In fact, during my opening day of first grade in northern Minnesota my classmates picked up on that and displayed their poetic skills. “Kenny Heard, the big bird turd,” they chanted, bringing me to tears and a vow never to return to public education.
So, it was an indication of the way things would be for many years. I was little, shy and unaggressive in those days. It continued on into high school when, after moving from the north to rural Arkansas, I played the perpetual role of an easy target.
The television show “Happy Days” had become popular while I was in ninth or 10th grade and while everyone else loved it, I dreaded the weekly program. The word “nerd” became staple from that show and it doomed me. I became the quintessential nerd. Say my name aloud “Ken Heard.” If you run it together, it becomes “Ken Nerd.”
Doomed, I say.
It was sports and the APBA game that helped dig me out of that. My knowledge of basketball gleaned from playing the APBA solitaire game made some of the more popular kids take notice that, hey, maybe I wasn’t such a geek after all.
I played the game constantly, learning the nuances of the players and then regaling my classmates with an information overload about sports they were unaccustomed to. I sounded like a sports announcer to them and while the NBA wasn’t that popular in Arkansas then, I had an authority that made them realize that perhaps I wasn’t totally stupid.
I think the shedding of the nerd I had came early one morning at a miniature golf course in the Arkansas town where I lived. I worked as a dishwasher at a restaurant/bar while in high school and I and a coworker — one of the more popular ones at our school — were too wired after a late shift to go straight home. We drove around in his car playing Aerosmith’s “Toys In the Attic” album on his cassette before ending up putting at the mini golf course. I was apprehensive at first. Me, an unpopular nerd playing golf with the coolest kid there was. But as we went through the holes, dodging the windmills, whacky banked walls and goofy hills, I went to my basketball forte and we talked sports. And I didn’t come across as a stuttering, retarded person.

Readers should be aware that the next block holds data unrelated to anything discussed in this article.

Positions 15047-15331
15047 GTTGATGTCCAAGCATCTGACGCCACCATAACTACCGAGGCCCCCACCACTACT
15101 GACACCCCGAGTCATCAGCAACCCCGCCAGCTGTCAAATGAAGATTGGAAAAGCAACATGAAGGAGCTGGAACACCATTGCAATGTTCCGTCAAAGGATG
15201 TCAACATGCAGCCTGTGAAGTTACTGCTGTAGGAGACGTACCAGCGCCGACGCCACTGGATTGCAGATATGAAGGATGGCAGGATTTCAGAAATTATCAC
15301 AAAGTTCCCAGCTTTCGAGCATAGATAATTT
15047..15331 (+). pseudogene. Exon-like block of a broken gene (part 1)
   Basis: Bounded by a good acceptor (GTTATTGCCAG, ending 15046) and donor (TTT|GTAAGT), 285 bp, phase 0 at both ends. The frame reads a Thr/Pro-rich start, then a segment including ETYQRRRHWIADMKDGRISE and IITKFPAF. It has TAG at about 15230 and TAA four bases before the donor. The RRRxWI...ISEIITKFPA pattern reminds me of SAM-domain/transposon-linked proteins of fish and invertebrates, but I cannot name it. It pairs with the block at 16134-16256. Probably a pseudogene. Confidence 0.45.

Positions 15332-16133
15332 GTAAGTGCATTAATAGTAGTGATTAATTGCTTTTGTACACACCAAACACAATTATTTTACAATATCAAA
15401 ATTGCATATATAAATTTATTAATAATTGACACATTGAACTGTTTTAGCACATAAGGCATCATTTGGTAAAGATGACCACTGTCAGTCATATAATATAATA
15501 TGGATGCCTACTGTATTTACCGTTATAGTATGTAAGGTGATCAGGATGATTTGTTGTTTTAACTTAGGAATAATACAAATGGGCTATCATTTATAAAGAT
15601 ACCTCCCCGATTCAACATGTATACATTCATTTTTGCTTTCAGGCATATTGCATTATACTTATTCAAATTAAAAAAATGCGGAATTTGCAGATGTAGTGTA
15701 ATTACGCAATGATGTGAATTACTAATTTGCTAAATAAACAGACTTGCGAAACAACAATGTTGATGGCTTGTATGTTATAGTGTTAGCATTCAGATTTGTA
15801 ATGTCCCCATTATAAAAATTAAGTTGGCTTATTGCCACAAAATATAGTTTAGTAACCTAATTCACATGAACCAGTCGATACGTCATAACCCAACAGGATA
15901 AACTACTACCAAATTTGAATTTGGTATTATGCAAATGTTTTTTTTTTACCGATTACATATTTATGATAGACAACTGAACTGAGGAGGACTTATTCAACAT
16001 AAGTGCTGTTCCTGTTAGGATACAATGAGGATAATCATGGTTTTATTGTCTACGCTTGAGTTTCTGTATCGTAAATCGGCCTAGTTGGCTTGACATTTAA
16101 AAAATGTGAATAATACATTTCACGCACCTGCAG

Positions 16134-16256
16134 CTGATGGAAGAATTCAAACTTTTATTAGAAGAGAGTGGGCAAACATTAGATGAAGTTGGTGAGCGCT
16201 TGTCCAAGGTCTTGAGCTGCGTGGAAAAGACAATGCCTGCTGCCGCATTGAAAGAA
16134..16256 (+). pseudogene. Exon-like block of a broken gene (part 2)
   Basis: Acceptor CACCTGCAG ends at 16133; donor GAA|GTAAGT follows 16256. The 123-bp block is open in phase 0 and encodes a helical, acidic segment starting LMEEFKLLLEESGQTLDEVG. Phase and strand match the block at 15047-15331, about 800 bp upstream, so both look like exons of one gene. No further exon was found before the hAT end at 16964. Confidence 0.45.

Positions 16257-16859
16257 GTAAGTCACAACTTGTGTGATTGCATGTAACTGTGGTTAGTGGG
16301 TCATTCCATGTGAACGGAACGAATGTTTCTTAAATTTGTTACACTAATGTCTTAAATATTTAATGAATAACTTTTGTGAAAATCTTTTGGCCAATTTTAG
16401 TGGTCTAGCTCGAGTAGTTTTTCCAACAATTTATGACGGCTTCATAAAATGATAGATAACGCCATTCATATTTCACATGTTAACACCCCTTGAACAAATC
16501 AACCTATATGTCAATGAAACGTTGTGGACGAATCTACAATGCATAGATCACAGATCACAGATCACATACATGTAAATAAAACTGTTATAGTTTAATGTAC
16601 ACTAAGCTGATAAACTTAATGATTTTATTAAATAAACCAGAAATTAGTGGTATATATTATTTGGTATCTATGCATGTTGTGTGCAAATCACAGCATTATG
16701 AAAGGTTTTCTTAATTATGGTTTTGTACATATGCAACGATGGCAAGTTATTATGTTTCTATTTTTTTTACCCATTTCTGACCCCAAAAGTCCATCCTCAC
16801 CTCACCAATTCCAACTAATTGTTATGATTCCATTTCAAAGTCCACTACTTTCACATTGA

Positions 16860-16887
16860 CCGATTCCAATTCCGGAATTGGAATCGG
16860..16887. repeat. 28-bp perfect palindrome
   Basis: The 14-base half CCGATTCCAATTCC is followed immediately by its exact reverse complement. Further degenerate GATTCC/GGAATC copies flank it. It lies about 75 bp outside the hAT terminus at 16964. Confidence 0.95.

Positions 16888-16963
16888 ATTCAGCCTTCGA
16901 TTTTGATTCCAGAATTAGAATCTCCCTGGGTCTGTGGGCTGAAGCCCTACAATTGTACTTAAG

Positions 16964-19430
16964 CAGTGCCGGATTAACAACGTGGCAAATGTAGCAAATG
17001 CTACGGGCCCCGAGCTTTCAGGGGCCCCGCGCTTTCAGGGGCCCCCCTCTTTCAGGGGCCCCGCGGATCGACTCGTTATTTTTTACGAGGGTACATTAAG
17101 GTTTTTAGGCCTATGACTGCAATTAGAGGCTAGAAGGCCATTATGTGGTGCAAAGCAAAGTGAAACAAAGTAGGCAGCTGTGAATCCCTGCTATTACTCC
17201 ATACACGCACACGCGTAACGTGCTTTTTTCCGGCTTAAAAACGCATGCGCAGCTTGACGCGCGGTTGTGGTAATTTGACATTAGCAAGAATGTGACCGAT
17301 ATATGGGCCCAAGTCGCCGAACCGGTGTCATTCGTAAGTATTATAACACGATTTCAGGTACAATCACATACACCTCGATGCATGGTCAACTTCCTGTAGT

We were tied at the 18th hole when a police officer drove in, shined a spot light on us and then walked quickly toward us. It was 2 a.m. and we were kids, after all.
I calmly sank a 10-foot putt into the clown’s mouth to win under the imminent pressure of the possibility of incarceration (you don’t see Tiger doing that on the PGA), and unshackled the nerd crown I wore since being at the school. Later that morning at school, the cool kid told others that I was “okay” and knew my basketball.
Two years later, I was elected my senior class president by the same people who before only referred to me when talking about turds and nerds.
I never amounted to much after that, and I’m still called “turd” at times, but I don’t care as much and it doesn’t bring me to tears. And I’m still a nerd.
But I know from playing APBA for so long that I can keep up with any sports historian and I know that when the pressure is really turned up, and the cops are closin’ in, I can calmly draw back the putter and sink a 10-footer.